Despite increasing the magazine’s circulation (well, H.L. Mencken once said “No one ever went broke underestimating the intelligence of the American people“), there were rumors that the magazine was not making the profits that Newhouse coveted. So, in 1998 Brown went on to work for Harvey Weinstein, the very embodiment of short-fingered vulgarianism, in a new media venture centered on a magazine called Talk. You can get an idea for the magazine’s sensibility from the top guests at a party celebrating its launch: Madonna, Salman Rushdie, Demi Moore and George Plimpton. This would have inspired Dante to add a tenth circle in hell.
After Talk, Tina Brown went on to her next Hindenburg type disaster, the Daily Beast. As stated above, she derived the name from a fictional paper in Evelyn Waugh’s Scoop, a satire on the newspaper industry. One wonders whether she adopted this name in a rare moment of insight about her role in bourgeois media. Despite his Tory politics, Waugh was quite good at nailing the British aristocracy’s doddering character. In many ways, “Scoop” conveys what life at places like the Washington Post and Newsweek is all about.
The Daily Beast of Waugh’s novel is run by one Lord Copper, whose toadying foreign editor can never answer “yes” or “no” to his boss’s queries but only “Definitely, Lord Copper” and ‘Up to a point, Lord Copper”. Before Hitchens went off the deep right end, he wrote an introduction to a 2000 edition of “Scoop” with these observations that not only make one want to read the novel but mourn Hitchens’s defection to the world of Lord Copper:
“The manners and mores of the press, are the recurrent motif of the book and the chief reason for its enduring magic…this world of callousness and vulgarity and philistinism…Scoop endures because it is a novel of pitiless realism; the mirror of satire held up to catch the Caliban of the press corps, as no other narrative has ever done save Ben Hecht and Charles MacArthur’s The Front Page.”
Probably the less said about Bezos, the better. While Brown is a celebrity-worshipping hack, Bezos is a slave-driving real-life version of the Simpson’s Mr. Burns.
While most readers and I use amazon.com, one would prefer to see it or something like it owned by society rather than private investors. In many ways, it hearkens back to “Looking Backward: 2000-1887”, Edward Bellamy’s utopian socialist novel, one in which the second millennium is already 13 years old. Bellamy is the anti-Luddite, predicating his more just and equitable world on the basis of advanced technology. When I read the book in high school, I did not become a socialist but it certainly opened my eyes to the possibility that people could democratically manage their affairs. When the hero of Bellamy’s novel asked his host from the future world how private ownership could be superseded, the answer suggested a certain Nostradamus capability from the author:
“When innumerable, unrelated, and independent persons produced the various things needful to life and comfort, endless exchanges between individuals were requisite in order that they might supply themselves with what they desired. These exchanges constituted trade, and money was essential as their medium. But as soon as the nation became the sole producer of all sorts of commodities, there was no need of exchanges between individuals that they might get what they required. Everything was procurable from one source, and nothing could be procured anywhere else. A system of direct distribution from the national storehouses took the place of trade, and for this money was unnecessary.”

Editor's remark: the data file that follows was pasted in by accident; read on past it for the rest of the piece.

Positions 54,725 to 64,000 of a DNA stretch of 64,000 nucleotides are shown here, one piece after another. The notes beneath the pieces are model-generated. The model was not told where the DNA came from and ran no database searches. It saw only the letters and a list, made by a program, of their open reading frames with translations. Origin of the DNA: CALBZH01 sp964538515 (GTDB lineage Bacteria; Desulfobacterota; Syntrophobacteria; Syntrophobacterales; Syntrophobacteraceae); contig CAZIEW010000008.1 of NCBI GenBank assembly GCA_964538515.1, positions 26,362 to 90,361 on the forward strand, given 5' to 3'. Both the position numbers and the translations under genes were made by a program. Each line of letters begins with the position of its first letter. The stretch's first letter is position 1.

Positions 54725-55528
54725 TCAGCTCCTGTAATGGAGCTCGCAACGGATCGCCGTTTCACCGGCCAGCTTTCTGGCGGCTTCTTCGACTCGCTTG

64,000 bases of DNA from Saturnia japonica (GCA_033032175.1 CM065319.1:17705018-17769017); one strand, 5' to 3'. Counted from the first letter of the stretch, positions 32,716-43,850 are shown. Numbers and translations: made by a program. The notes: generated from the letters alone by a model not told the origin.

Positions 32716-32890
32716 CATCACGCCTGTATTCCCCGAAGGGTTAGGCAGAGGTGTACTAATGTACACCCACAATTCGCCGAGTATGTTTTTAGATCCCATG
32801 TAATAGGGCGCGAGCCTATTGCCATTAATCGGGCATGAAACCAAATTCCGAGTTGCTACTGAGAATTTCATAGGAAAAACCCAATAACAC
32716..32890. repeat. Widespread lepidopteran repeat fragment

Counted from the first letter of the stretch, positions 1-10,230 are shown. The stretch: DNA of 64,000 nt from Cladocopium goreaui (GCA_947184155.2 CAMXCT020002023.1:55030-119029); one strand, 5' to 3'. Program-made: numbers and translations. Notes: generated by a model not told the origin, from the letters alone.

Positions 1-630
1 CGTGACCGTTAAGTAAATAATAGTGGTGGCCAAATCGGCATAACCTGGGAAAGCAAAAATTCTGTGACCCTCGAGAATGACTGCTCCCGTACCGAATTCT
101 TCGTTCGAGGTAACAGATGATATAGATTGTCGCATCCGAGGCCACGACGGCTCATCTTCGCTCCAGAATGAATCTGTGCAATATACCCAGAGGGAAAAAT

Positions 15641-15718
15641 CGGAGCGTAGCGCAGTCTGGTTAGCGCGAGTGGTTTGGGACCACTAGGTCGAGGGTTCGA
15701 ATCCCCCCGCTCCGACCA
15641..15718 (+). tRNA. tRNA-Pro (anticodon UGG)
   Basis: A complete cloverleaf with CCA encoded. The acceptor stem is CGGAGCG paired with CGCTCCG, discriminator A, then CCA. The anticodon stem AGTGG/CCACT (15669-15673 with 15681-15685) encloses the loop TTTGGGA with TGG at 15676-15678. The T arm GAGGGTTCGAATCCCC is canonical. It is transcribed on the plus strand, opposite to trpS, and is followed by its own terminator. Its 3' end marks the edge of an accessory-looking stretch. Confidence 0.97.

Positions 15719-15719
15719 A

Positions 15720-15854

Of course, there’s that messy job of removing Bezos’s greedy talons from those warehouses…
While Bezos would be appalled by Bellamy’s socialist utopian vision, he is something of a futurist himself. In 2000, the year of Bellamy’s future world, Bezos launched a space travel company called Blue Origin. The initial goal would be to sell thrill rides on rocket ships to rich bastards like him and Richard Branson, who expressed interest in a partnership. But ultimately, the goal would be to create “space hotels, amusement parks and colonies for 2 million or 3 million people orbiting the Earth”, according to a report by Amy Martinez in the April 23, 2012 Seattle Times.
Perhaps that colonizing project reflects a certain anxiety on Bezos’s part about a working class grown resentful of one percent greed, particularly the warehouse workers who were shocked to discover that their boss preferred to keep ambulances outside their workplace to carry heat stroke victims to the hospital rather than install air conditioning. After doing a cost-benefit study, ambulances were the way to go. Such workers might one day decide to use pitchforks on the ruling class and a retreat to safe ground by its members has to be considered.
One must not begrudge any decision by the descendants of Jeff Bezos or Donald Trump to live like kings and queens in outer space just as long as workers are aimed with laser weaponry to bring down any rocket ships bent on counter-revolution.
But the best way to think about the parting of the ways between rulers and ruled is Leon Trotsky’s advice in “If America should go Communist”, a 1934 article that surely would have won Edward Bellamy’s approval even if I have problems with Trotsky’s nod to advertising. If he could have anticipated what someone watching a baseball game on television would have to put up with today, he would have reconsidered his remarks. But the rest of it makes perfect sense, especially the last sentence:
“The American soviets would not need to resort to the drastic measures that circumstances have often imposed upon the Russians. In the United States, through the science of publicity and advertising, you have means for winning the support of your middle class that were beyond the reach of the soviets of backward Russia with its vast majority of pauperized and illiterate peasants.
“As to the comparatively few opponents of the soviet revolution, one can trust to American inventive genius. It may well be that you will take your unconvinced millionaires and send them to some picturesque island, rent-free for life, where they can do as they please.”